More than a hundred people crowded into the South Side park for a Friday night "Peace in the Park After Dark" sleepover, meant to show community strength in the face of violence that has become an increasing fact of life in the long quiet neighborhood.
Dozens of children played games and stayed up way later than they should have, said Ald. Freddrenna Lyle, 6th, who stretched out on an air mattress herself.
"I was about to start making the rounds to some of these tents to let people know it was bedtime," she said.
By 7:30 a.m. Saturday, the young campers were standing shoulder to shoulder, patrolling the park on litter duty under the watchful eye of Canada Killam, a member of the Wisconsin National Guard who served with Wortham.
"I bet they wish they went to bed earlier now," Lyle said with a smile.
On Friday night, former gang members talked to the kids about serving time in prison, a message that hit home for Jaquan Dailey, 12.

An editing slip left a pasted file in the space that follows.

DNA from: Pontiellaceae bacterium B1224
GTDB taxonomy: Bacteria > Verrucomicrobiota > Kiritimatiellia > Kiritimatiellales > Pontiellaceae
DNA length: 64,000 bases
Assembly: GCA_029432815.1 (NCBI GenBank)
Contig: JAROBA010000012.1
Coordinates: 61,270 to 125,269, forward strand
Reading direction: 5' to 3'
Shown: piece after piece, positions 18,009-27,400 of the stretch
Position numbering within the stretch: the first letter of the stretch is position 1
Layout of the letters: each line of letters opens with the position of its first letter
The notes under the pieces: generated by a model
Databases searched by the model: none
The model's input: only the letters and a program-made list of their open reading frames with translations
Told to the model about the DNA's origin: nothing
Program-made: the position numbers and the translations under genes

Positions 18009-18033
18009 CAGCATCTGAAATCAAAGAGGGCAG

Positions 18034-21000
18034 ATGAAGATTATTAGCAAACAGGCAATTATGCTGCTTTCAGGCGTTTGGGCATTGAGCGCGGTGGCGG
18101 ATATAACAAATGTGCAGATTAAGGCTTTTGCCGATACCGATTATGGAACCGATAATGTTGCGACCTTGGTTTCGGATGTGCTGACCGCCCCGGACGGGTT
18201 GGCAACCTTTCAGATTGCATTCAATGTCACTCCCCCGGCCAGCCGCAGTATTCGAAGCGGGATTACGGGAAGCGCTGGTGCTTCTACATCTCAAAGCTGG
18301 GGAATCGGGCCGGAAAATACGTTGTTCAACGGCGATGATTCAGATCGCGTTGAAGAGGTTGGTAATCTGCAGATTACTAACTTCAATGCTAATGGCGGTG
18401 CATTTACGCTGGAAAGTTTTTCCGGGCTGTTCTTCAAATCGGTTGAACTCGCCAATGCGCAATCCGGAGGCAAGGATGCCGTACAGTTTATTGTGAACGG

"They said nobody came to visit them. Their supposed friends and family suddenly weren't there for them," Dailey recalled, as he waited in line for breakfast.
Wortham -- who had been head of the Cole Park advisory board - had talked of organizing something to reclaim the park after two shootings there worried people in the area that they were losing the fight against violence.
Instead, Wortham himself was fatally shot in May across the street from the park, outside his parents' home by a group of people trying to take his new motorcycle.
Lyle said that Chatham has a proud history of community involvement that both Wortham and the campout embodied.
"We're going to have to fight for this park, and we're going to do it. We're going to hand this park down to our children, just like it was handed down to us," Lyle said.
As the campers settled in for the night Friday, Wortham's mother Carolyn said her son was likely watching them from heaven with approval.
"I firmly believe he is looking down on this and he is having the time of his life," she said. "This is what he was working toward. This is what he wanted to happen."
Kewanis Carr, 14, was already looking forward to next year's Cole Park sleepover after staying up until 1 a.m. with friends at the inaugural event. But she vowed to be ready for the sudden onset of autumnal weather that had campers shivering in their tents.
"Next time I'll be better prepared," Carr said.